The convenience of API-based design has led to them becoming part of every type of business application imaginable, from e-commerce inventory solutions to mobile app connections and payment portals. Companies are turning to API-based solutions to handle increasingly large numbers of business-to-business transactions — they are now the lingua franca of machine-to-machine communications.
This is where the importance of APIs can be most acutely felt: Since businesses’ underlying processes now run on these technologies, they’re the key to keeping the lights on and revenue coming in.
Of course, the fact that these APIs are used to transmit information highlights their potential as an attack target. Companies are turning to APIs to handle their most essential and mission-critical functions. From user authentication to e-commerce and financial functionality, there is sensitive data constantly moving through API-based applications, and compromising API security could allow attackers to take account authentication credentials en masse.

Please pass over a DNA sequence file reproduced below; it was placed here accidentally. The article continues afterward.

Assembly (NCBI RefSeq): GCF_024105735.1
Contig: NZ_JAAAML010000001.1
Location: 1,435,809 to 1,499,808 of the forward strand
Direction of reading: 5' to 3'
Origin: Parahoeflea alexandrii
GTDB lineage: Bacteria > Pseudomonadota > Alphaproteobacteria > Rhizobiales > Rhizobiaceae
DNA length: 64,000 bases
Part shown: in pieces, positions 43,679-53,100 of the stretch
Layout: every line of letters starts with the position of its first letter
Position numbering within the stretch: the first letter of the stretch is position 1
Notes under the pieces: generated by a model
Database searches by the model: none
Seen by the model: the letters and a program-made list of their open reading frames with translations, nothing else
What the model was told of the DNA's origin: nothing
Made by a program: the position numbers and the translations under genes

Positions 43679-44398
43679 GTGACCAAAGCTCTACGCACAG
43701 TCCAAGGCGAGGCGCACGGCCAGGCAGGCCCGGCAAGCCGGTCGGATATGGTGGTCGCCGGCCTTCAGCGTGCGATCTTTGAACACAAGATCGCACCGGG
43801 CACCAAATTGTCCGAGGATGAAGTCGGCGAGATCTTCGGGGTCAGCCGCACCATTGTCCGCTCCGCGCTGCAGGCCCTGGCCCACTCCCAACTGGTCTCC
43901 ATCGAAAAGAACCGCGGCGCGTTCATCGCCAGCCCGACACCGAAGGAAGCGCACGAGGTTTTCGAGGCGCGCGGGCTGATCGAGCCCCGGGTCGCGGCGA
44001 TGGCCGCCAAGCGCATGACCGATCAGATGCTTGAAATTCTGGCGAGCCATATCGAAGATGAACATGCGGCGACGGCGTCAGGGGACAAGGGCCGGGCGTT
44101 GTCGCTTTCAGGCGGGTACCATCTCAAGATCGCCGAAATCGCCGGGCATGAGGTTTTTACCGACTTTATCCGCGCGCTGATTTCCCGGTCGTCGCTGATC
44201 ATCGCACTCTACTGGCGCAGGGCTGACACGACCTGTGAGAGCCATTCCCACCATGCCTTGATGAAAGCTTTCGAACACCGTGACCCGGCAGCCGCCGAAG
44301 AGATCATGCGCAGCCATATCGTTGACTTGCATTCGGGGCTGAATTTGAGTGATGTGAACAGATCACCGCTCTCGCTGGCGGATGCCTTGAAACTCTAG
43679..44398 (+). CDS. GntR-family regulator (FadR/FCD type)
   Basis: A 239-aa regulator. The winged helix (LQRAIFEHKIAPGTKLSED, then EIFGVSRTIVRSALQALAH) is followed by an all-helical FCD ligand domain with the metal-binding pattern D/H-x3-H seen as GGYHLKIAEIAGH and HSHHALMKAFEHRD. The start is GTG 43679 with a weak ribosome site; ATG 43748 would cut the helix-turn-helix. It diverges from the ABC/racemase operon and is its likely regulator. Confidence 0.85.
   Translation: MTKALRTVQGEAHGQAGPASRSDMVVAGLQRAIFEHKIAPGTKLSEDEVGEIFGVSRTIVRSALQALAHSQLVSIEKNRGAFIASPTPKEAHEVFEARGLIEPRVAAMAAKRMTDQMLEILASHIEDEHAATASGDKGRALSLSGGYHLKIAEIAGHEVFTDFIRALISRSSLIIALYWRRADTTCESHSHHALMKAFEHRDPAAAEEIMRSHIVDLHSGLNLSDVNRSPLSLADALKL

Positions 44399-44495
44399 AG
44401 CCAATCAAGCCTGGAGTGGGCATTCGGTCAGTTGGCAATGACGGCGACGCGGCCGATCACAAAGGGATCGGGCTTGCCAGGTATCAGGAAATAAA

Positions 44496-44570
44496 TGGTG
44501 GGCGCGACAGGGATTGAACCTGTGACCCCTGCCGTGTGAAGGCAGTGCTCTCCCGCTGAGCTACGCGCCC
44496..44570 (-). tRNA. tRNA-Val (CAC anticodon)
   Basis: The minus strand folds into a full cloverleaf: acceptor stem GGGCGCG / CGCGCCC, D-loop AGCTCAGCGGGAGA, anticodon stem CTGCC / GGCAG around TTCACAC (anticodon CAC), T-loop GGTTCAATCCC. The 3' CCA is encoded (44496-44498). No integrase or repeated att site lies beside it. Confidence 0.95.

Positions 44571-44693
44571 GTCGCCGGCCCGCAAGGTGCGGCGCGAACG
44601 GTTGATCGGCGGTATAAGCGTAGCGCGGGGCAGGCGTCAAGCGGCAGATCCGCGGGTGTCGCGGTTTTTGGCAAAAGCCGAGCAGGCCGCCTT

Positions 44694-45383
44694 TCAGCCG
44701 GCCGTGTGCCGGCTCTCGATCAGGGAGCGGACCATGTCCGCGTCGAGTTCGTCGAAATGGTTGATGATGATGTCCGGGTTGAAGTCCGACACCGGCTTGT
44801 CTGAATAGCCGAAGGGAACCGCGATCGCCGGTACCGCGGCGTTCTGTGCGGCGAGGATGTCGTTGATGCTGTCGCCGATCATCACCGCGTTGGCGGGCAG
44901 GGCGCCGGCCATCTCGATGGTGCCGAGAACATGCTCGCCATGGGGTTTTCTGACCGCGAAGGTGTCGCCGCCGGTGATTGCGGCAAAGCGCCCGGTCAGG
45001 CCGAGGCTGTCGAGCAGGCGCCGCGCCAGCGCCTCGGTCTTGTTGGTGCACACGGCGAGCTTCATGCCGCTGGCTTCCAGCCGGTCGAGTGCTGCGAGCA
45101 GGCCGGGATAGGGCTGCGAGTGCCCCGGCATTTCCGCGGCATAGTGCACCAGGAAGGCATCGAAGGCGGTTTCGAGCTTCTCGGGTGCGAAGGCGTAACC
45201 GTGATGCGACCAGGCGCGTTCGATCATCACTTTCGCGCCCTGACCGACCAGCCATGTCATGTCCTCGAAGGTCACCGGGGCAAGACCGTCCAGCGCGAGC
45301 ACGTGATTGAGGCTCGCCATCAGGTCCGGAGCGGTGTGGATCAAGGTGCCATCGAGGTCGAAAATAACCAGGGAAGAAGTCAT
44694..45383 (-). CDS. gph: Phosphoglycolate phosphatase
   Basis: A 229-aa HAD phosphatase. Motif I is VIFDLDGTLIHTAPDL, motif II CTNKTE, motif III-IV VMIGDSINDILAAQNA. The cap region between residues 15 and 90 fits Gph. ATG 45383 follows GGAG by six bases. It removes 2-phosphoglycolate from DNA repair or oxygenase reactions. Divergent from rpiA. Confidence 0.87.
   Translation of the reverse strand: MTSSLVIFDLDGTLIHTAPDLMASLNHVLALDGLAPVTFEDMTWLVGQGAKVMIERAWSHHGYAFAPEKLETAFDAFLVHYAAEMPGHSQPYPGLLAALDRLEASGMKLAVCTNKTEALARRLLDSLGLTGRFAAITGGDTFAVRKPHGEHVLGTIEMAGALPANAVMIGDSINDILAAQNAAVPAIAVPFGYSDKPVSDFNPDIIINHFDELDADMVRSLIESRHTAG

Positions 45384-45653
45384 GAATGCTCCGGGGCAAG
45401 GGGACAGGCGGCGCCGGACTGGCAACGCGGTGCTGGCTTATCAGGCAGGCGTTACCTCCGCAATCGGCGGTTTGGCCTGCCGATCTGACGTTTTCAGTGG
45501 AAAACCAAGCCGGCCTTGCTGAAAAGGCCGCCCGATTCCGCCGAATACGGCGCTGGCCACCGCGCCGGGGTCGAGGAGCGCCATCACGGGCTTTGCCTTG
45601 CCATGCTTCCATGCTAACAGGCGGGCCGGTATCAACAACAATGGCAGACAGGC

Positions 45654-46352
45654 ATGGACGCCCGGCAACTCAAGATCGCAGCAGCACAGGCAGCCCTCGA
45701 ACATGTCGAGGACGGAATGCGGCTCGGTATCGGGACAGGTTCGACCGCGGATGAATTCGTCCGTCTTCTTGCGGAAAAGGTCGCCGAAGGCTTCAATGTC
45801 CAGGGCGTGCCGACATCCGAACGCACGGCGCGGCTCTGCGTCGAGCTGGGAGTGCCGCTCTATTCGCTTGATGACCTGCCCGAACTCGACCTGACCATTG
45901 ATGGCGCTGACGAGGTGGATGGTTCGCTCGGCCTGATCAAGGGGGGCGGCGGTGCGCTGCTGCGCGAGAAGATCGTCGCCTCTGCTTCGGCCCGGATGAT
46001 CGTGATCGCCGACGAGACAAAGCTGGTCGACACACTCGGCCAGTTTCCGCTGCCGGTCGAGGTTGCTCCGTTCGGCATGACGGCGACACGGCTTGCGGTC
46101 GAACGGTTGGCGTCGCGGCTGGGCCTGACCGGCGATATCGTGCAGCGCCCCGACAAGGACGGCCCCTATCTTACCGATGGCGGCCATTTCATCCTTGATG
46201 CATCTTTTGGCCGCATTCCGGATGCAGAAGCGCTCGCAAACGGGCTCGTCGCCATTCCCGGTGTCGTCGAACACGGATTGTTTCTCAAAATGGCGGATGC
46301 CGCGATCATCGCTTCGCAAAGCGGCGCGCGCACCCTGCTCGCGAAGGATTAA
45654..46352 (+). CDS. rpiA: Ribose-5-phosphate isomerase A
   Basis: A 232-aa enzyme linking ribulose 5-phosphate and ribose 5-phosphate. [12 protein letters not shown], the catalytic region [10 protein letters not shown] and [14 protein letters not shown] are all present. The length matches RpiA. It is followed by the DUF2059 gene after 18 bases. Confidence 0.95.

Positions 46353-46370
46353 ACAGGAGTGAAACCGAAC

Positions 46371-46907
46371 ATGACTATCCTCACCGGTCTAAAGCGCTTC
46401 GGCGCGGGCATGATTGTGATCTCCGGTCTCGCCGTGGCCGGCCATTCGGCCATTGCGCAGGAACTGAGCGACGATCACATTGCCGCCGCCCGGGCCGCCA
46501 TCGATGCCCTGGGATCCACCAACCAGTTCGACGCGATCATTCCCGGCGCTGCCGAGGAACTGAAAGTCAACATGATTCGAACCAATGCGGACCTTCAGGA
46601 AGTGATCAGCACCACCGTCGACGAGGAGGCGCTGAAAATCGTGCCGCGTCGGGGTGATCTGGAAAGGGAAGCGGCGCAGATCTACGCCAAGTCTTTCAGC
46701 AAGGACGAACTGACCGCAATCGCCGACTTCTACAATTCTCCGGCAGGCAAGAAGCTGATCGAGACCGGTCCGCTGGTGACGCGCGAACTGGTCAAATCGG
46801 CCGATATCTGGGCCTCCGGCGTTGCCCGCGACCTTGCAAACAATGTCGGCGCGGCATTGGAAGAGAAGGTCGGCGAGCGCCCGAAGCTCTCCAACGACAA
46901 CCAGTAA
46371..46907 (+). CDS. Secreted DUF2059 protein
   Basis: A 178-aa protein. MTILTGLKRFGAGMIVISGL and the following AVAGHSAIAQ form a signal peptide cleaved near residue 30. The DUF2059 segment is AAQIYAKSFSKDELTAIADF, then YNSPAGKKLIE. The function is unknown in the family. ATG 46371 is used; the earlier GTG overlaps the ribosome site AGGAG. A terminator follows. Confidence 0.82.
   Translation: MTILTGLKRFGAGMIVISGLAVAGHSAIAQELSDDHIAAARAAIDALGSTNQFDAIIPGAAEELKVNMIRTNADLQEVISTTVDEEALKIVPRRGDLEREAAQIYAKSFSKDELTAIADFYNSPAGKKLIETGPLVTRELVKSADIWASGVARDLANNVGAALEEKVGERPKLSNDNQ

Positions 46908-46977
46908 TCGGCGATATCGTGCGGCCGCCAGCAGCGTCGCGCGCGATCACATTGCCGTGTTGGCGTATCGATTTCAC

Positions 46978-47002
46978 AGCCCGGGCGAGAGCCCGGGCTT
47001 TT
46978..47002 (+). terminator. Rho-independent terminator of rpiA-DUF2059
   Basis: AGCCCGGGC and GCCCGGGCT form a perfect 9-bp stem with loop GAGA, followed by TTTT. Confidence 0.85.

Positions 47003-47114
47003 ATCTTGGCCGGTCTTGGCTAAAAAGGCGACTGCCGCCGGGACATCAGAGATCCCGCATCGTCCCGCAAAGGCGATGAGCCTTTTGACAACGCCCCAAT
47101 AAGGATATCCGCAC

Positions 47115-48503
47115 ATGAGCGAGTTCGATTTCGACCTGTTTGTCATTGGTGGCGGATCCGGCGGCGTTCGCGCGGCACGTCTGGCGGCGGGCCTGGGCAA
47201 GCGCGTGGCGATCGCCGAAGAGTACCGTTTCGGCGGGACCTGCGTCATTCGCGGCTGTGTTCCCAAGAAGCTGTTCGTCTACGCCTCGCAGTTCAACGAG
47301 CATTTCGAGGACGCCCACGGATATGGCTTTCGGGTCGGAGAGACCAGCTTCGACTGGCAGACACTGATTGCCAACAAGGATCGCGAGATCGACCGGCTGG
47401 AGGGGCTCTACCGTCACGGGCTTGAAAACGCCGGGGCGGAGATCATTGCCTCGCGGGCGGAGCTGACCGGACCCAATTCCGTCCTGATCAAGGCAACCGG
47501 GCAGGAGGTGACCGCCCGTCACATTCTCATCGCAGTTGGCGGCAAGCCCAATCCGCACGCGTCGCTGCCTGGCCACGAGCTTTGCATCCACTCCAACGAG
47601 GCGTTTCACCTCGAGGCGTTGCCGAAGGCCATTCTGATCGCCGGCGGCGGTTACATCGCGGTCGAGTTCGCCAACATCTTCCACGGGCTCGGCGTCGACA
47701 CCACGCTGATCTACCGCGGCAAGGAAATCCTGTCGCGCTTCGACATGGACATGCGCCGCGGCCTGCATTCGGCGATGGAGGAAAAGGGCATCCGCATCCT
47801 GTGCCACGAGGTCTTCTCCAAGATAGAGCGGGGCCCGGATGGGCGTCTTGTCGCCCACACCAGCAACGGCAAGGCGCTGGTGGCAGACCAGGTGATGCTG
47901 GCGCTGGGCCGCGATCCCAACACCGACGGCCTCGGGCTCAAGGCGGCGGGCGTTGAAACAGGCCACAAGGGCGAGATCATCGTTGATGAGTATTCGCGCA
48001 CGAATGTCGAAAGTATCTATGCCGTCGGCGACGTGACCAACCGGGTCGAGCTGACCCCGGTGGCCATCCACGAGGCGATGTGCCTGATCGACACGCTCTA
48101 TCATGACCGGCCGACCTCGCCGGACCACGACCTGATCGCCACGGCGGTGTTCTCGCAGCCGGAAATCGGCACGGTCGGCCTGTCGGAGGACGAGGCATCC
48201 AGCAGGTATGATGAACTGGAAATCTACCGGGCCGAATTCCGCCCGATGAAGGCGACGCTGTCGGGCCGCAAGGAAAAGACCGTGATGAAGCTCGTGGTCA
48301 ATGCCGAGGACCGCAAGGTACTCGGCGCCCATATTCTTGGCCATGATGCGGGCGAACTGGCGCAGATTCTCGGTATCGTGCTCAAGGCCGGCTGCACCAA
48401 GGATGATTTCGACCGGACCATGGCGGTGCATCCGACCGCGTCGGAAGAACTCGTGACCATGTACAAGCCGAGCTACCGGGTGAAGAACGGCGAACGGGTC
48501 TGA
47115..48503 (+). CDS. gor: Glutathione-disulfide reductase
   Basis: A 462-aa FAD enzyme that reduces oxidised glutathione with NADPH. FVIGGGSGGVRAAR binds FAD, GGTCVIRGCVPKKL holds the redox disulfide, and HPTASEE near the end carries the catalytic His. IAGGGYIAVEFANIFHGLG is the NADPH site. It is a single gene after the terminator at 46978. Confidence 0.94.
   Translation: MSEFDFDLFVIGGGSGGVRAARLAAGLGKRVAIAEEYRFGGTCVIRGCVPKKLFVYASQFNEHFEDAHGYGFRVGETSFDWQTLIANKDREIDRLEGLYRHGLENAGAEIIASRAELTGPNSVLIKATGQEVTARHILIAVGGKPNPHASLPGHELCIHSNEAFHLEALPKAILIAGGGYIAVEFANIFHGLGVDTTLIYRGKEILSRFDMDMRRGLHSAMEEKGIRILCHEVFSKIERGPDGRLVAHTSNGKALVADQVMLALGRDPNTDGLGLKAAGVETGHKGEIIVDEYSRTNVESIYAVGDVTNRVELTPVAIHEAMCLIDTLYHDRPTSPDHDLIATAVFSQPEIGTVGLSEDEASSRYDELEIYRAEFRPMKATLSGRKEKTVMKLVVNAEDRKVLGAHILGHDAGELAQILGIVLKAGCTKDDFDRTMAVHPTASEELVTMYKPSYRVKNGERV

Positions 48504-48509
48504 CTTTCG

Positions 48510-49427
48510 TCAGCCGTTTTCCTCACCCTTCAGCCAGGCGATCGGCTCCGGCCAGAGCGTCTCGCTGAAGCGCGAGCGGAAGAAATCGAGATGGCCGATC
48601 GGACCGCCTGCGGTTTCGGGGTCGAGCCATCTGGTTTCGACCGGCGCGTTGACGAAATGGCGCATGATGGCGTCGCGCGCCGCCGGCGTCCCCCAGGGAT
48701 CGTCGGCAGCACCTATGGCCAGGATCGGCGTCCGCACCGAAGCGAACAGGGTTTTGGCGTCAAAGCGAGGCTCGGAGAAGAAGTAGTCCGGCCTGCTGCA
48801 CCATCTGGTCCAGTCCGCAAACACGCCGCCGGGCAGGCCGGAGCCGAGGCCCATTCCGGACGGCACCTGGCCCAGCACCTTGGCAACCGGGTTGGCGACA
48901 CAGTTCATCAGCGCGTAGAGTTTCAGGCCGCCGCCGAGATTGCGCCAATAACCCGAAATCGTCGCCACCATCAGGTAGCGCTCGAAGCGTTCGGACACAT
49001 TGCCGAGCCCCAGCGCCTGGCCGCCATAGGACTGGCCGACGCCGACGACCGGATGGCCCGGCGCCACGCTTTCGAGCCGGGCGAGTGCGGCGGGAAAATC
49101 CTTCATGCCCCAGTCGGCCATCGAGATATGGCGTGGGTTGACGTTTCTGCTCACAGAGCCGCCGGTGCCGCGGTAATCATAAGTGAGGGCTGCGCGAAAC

It’s not just the APIs themselves that open up risk. Old-fashioned human error can cause issues — if a developer doesn’t follow best practices regarding authentication or data security on an API-based project, that could present another attack surface.
The potential danger hasn’t been enough to stop companies from embracing APIs as account registration and login tools: According to Cequence’s research, though 80% of attacks blocked in the second half of 2021 were focused on APIs, the use of APIs in account management tools rose 95% during that same time period.
Most security and application developers are aware of Open Web Application Security Project (OWASP) and their ongoing efforts to evangelize security best practices through their Top 10 lists, the most well-known being the Web Application Security Top 10. In December 2019, OWASP published the OWASP API Security Top 10, highlighting how APIs have become the target du jour for attackers.